Symptoms Of Frostbite
Symptoms of frostbite include coldness and pain in the affected area. As the frostbite continues, tingling and numbness occur. As the cold progresses, damage to the skin begins. If not addressed quickly, you can experience damage to the point of needing debridement (removal of necrotic or dead skin) or even amputation.
Hypothermia occurs after prolonged exposure to the cold. It is when you lose body heat faster than you can replace it. Our natural body temperature hovers around 98.6 degrees Fahrenheit. Hypothermia begins as the body’s core temperature lowers past 95 degrees.
Symptoms Of Hypothermia
As hypothermia begins, your body starts to shiver. This is a way that the body tries to warm itself by rapidly contracting muscles to produce heat. Other symptoms include slurred speech, lack of coordination, sleepiness, slower breathing, a slower pulse, confusion, and eventual loss of consciousness.
If you experience any of these symptoms, it’s important to try and warm up fast. However, it’s best to seek medical attention immediately.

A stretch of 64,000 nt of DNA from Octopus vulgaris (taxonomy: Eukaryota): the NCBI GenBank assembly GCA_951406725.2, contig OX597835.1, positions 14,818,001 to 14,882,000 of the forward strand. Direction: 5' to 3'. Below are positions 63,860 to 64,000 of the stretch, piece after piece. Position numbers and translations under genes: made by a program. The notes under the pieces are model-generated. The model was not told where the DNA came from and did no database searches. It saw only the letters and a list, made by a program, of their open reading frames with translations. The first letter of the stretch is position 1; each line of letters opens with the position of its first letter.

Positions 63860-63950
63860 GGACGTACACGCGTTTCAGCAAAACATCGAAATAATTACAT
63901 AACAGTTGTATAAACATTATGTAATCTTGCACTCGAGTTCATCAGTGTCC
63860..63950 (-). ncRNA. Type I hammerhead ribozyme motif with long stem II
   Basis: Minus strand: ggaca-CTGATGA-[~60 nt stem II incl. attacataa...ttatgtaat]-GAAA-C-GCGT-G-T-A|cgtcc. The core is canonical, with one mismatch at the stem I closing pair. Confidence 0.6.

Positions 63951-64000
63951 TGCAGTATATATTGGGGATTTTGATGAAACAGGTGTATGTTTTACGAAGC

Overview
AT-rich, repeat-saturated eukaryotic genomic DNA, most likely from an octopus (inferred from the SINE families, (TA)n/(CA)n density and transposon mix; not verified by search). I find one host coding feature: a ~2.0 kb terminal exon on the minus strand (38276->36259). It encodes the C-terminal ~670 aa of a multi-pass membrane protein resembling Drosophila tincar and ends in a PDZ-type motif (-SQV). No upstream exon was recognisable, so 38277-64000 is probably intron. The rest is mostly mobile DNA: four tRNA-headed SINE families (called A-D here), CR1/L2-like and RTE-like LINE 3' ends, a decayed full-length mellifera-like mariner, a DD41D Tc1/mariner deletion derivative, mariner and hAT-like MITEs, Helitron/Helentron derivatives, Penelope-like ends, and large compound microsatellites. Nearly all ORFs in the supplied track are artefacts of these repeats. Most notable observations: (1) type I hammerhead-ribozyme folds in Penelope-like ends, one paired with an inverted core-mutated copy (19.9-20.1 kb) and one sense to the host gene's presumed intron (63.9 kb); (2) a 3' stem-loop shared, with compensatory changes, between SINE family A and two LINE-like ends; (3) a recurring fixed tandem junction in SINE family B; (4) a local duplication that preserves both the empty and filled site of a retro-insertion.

18 Must Wear Cold Weather Hiking Clothes
1. Winter Hat
A good wool or fleece hat helps to keep the heat in.
2. Waterproof Winter Hat
We recommend carrying a waterproof hat or having a waterproof hood on your jacket.
Taking off and putting on the balaclava when you get too hot or cold helps regulate your body temperature.
4. Polypropylene Underlayer
This helps to keep moisture from building up against your body. When this moisture evaporates as sweat, it can cool you down more, which you don’t want in already cold temperatures.
5. Long Sleeve Wicking Shirt
Like the underlayer, this wicks sweat away from your body.
6. Fleece Or Wool Sweater
A good fleece or wool sweater provides warmth as the fibers allow for body heat to accumulate and stay near the body. The sweater also allows humid air to escape, minimizing heat loss through sweat.
7. Waterproof Parka Jacket With Hood
Nothing is more valuable than a good breathable waterproof jacket. This protects everything underneath from the elements outside, and keeps you warm when you’re in your tent.
8. Rain Gear